There is a certain vibe that radiates from the cobblestone streets of Charleston. Wooden carriage wheels bounce to the trills of the red-and-white-striped coachmen ringing a bell through a shower of pollen being swung from hundred-year-old trees. The clatter of the horses making their way along the centuries-old streets is interrupted by their steady huffs in the 100-degree southern heat. A horse stops at a red light and shakes his silken mane, braided like a Han Dynasty warrior, as the calls of vendors hawking sweetgrass baskets bounces off the wood of turn-of-thecentury manors. This kind of tangible energy is all over Charleston. From the echoes of history found at countryside plantations to the laughter, aroma, and flavors found at a hot new restaurant, Charleston is a city that all your senses will appreciate.
Nestled in the city’s Historic District, Belmond’s Charleston Place (205 Meeting St. Tel: 843-722-490. www.belmond.com) is the city’s go-to luxury hotel. While encompassing many blocks in the area, the main entrance is down a small alley where a fourhorse fountain greets guests before they enter the porte-cochère (where horse-drawn carriages can pull up). Inside, a hand-blown Venetian chandelier that looks like it belongs in a palace rather than a hotel, is 12 feet in diameter and in height, and comprises more than 3,000 individual pieces of glass, hand-blown in Murano, Italy. The buzzing hotel is filled with weddings, reunions, and families, providing a focal point of Charleston social life (some even credit it for revitalizing a major portion of the city). Opt for a room on one of the two club levels where guests have access to free beverages (including alcoholic drinks throughout the day) and breakfast, lunch, and tea.
My first night in Charleston, I head for a revitalizing facial in the hotel’s spa. The humidity in Charleston can kill your skin if you’re not used to it, and the therapist who treated my face knew just how to take care of this New Yorker’s skin. An all-natural exfoliation, cleansing, and protective, sweetgrass mask worked perfectly throughout the week.
In the Historic District, you will be tempted to take one of the many horse-drawn carriage tours that weave through various routes around the city, but do your research as not all of these tour companies treat their horses with the care and compassion that Old South Carriage Co. (12 Anson St. Tel: 843-723-9712. www.oldsouthcarriage.com) does. Our gay guide is dressed in an early 19th-century uniform and begins the tour by telling us exactly how much care goes into maintaining the horses and ensuring that they have the proper rest and water needed. It’s not just the driver reassurance that makes us feel better, but our horse is so happy-golucky he could be a Disney character. This is a great way to get your bearings and discover areas of the city that you may want to explore in greater detail later on.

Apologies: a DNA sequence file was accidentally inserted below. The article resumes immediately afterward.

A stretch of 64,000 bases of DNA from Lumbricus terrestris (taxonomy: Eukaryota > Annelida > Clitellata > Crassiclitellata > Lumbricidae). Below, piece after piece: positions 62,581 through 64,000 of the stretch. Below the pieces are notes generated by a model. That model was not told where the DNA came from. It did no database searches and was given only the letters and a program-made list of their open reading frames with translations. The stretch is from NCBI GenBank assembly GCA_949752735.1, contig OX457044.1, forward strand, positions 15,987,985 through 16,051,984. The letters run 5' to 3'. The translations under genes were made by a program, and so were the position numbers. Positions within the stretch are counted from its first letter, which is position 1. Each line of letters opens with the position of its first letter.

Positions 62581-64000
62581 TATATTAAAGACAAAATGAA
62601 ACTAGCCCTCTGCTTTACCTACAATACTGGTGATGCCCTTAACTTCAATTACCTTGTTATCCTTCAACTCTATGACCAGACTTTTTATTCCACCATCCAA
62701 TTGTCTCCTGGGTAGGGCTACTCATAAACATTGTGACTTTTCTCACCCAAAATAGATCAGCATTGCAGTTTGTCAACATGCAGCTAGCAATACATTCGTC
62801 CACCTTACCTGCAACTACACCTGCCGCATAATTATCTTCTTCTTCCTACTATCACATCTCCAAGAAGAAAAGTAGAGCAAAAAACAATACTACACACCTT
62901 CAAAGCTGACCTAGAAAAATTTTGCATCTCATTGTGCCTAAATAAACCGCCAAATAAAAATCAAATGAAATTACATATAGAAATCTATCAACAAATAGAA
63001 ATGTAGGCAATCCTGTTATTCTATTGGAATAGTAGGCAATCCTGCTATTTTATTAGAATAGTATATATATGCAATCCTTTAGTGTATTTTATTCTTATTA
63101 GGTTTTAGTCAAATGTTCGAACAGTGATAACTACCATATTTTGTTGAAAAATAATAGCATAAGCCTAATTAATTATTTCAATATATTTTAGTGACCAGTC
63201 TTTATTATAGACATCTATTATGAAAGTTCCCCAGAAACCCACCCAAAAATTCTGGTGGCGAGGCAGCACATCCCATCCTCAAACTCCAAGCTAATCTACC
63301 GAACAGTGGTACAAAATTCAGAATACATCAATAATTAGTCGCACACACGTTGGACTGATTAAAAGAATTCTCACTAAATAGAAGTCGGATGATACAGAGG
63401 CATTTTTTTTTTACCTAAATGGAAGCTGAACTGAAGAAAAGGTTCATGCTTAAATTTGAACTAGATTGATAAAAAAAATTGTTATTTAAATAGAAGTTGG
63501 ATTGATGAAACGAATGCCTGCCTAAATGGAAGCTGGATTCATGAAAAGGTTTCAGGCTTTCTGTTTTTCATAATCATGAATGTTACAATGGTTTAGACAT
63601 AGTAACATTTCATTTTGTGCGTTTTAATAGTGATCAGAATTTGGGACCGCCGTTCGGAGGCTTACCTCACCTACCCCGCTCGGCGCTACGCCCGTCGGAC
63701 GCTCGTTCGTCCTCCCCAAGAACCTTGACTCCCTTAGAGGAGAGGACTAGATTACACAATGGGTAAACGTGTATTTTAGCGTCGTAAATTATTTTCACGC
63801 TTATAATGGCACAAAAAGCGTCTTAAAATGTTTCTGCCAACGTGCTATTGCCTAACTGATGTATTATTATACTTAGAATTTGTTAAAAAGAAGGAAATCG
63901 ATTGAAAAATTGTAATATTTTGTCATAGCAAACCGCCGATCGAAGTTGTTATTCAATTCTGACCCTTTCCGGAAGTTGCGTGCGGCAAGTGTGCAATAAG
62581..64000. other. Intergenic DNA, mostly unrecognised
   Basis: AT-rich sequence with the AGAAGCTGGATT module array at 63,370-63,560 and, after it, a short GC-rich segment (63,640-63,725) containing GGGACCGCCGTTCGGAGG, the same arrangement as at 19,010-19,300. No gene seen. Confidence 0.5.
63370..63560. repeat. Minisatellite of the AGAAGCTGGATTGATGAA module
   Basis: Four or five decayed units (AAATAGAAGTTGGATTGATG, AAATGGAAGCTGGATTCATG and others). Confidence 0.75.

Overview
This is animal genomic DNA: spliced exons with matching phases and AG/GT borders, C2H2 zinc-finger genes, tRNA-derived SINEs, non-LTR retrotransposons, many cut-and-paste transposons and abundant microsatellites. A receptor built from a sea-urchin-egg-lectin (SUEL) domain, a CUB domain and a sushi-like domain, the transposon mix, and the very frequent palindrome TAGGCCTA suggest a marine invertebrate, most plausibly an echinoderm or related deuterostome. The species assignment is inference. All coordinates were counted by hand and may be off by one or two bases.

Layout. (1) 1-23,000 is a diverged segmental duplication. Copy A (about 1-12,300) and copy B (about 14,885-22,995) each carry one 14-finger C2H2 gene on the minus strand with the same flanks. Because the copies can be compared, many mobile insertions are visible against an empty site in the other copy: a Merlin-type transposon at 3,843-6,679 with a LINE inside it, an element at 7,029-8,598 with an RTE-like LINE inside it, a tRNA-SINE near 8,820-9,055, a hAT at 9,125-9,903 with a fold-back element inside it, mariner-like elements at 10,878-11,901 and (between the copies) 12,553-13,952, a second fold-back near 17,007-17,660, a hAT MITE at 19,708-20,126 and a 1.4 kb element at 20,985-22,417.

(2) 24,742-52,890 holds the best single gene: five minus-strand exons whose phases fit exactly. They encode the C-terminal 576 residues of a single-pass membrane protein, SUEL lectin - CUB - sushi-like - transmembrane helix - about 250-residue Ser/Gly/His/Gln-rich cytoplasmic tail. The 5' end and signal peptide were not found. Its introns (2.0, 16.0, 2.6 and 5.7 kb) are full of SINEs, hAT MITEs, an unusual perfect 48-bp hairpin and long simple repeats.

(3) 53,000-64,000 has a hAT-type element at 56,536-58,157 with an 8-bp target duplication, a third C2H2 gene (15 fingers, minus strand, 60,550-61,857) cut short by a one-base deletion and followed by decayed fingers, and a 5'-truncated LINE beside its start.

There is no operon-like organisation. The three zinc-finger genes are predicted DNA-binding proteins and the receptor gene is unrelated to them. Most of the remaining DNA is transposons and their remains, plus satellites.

We tilt our heads left and right, avoiding drooping Spanish moss and wave to housekeepers maintaining these endlessly beautiful colonial houses. For architecture buffs, the city offers an overwhelming amount of styles. Colonial, Georgian, Victorian, and Gothic Revival all compete to form the story of this city.
Of course, these impressive homes wouldn’t exist without slavery, and the money to build them most likely wouldn’t have existed without the slave trade. This point was left out of our carriage tour. Charleston is currently working to complete a much-needed museum, the International African American Museum that will house an astonishing amount of knowledge and memorabilia about the slave experience in the city and the Civil Rights Movement here. The museum is set to open in 2020, but for those visiting before, be sure to arrange for a tour that specifically focuses on the history of the African American community and the unique culture that has evolved here (called Gullah). You can search for a tour at www.charlestoncvb.com.
New this year is an incredible look at gay life in the city with the The Real Rainbow Row (www.bulldogtours.com) walking tour. This twohour interactive exploration of Charleston’s rich, gay history and current LGBTQ community works to highlight the once underground world of the gay people that lived in this bustling city. Some highlights include the story of Dawn Langley Hall, one of the first transsexuals in the US, the gay artists that helped create Charleston’s Art Renaissance, the significance of The Battery in LGBT society, The Spoleto Festival (www.spoletousa.org) a vibrant LGBT arts, dance, and cultural festival, and the historic Charleston landmark (7 Gibbs St.), where Gertrude Stein and Alice B. Toklas spent Valentine’s Day.